Video: Russian, Serbian, and Belarusian military destroy ‘terrorists’

June 16, 2017 Nikolai Litovkin, RBTH
For the first time, the trio of nations link up for army exercises.

The active phase of Slavic Brotherhood 2017 maneuvers began on June 12 in the city Brest (1,100 km west of Moscow) in Belarus. The Russian Defense Ministry has revealed a glimpse of the military operations.

During the first stage of drills, an international squad was deployed 10 km from a “terrorist” base before marching through forests and crossing water obstacles. The soldiers’ mission was to eliminate insurgents from a captured hydro technical installation and defuse a “bomb.”

The operation began as planned although the squad was ambushed by teams chosen to act as enemy reconnaissance units. The attack was repelled and the march continued.

Meanwhile, airborne troops from the three countries - who were deployed in the opposite direction - started their journey to the terrorist base.

According to the Ministry of Defense, the site was cleared when the two teams linked up at the meeting place and stormed the building from different sides.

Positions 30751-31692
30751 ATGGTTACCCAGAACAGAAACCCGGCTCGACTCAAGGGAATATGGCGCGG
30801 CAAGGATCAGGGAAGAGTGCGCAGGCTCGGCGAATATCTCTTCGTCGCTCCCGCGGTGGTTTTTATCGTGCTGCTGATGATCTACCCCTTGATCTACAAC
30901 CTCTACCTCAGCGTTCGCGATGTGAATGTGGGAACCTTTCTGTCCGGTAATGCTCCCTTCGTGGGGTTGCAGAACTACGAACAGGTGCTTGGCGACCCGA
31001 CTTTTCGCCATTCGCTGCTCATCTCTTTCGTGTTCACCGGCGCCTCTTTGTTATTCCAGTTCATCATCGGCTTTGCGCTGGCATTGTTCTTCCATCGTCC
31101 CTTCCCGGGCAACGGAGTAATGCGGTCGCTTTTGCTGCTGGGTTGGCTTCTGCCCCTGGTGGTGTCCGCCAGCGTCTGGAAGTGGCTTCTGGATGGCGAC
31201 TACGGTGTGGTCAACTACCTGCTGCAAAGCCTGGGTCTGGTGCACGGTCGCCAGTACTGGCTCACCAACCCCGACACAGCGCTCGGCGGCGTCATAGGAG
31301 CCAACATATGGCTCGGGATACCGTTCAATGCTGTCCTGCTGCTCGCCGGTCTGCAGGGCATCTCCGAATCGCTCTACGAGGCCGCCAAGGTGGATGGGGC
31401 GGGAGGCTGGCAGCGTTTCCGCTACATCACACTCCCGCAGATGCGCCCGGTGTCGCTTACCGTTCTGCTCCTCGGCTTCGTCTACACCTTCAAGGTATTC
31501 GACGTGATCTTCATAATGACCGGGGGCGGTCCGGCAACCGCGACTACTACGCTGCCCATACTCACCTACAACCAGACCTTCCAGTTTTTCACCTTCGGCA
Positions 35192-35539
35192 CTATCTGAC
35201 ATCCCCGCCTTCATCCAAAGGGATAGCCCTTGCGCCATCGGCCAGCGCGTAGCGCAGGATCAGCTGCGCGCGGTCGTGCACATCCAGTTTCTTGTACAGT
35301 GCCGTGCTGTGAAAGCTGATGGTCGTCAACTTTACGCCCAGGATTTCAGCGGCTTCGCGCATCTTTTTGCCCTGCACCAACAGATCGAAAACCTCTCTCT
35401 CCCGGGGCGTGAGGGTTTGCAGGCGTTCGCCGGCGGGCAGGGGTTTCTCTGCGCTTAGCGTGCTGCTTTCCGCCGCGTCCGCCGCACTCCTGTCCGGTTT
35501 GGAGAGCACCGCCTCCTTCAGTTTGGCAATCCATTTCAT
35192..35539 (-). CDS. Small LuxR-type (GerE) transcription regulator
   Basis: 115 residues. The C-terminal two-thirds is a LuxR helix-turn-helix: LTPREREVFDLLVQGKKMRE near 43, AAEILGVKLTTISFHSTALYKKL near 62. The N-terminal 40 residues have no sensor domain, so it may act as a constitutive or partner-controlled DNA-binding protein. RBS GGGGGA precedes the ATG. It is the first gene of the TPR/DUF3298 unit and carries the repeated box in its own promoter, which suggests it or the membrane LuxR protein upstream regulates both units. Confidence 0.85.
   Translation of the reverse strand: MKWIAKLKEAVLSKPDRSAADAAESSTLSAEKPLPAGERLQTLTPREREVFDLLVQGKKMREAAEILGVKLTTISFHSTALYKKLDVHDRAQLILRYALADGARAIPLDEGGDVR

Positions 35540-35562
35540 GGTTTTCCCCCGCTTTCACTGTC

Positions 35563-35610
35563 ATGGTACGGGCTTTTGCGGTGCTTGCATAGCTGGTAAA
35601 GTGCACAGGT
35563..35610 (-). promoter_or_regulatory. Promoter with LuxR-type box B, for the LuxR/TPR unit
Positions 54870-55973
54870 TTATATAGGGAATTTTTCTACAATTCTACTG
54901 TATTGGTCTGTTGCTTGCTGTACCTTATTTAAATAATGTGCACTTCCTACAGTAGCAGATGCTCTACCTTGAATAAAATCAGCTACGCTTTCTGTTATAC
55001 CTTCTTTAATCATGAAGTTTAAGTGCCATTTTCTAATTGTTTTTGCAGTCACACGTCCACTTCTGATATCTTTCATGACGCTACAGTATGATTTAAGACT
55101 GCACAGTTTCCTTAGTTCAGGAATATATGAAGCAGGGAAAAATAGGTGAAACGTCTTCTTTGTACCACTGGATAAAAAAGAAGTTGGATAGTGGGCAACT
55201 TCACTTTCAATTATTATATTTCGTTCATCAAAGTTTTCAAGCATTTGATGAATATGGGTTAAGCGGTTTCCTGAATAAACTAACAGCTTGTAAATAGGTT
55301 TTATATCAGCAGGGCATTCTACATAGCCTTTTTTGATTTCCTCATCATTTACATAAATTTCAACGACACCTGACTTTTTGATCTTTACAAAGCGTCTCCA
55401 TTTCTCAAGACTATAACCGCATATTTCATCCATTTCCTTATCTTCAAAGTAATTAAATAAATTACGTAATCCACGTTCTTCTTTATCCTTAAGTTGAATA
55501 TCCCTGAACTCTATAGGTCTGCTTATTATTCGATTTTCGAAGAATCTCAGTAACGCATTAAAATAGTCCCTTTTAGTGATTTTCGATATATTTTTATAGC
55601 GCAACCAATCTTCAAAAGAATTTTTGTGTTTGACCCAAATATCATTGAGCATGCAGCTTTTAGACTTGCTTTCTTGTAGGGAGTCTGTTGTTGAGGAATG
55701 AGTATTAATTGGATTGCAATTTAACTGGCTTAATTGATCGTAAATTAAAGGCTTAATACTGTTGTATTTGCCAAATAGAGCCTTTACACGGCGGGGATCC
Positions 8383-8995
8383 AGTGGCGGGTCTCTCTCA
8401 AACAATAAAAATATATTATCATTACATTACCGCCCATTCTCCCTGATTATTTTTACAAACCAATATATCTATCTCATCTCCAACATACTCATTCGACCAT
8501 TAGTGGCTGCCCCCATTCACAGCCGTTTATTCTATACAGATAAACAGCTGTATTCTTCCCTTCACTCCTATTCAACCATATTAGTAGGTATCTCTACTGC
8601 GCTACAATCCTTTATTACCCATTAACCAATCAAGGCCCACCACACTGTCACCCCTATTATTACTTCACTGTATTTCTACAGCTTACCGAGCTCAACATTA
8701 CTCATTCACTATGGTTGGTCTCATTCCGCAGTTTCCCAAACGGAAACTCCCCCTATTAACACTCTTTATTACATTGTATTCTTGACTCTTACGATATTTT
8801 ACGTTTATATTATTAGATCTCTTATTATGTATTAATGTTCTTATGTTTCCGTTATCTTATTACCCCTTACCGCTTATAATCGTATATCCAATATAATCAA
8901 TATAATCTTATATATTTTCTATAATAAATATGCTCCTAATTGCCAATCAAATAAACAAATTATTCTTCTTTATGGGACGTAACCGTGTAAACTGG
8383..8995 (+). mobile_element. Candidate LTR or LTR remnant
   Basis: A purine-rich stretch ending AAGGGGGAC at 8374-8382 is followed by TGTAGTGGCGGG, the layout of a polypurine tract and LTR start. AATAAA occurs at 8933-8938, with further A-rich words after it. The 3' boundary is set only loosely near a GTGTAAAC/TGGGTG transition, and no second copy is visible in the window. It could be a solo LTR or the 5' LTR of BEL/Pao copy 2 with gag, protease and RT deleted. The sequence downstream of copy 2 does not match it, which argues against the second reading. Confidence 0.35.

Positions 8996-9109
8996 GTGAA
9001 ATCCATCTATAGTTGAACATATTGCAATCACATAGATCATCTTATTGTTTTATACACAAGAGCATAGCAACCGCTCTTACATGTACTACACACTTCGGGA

During Slavic Brotherhood 2017, personnel from the trio of countries have to endure 10 tactical exercises.

Yet the maneuvers should not be called “large-scale,” according to Vladimir Evseev, deputy chief of the Institute for CIS Studies, as they’re only joined by 1,000 soldiers and 150 light armored vehicles.  

“The international battalion is commanded by Belarusian Major General Vadim Denisenko. His actions are closely watched by 22 military observers from the UK, China, Syria, Vietnam, and Russia’ the military expert told RBTH.

According to Evseev, the maneuvers send no political message to any NATO countries as they’re only being held to increase military cooperation between Russia, Serbia, and Belarus.

“Years before the Ukrainian crisis, we held similar drills with some NATO members – France, Germany, the U.S. etc. And today we are trying to reestablish this format. Yet without success,” said TASS political analyst Viktor Litovkin.   

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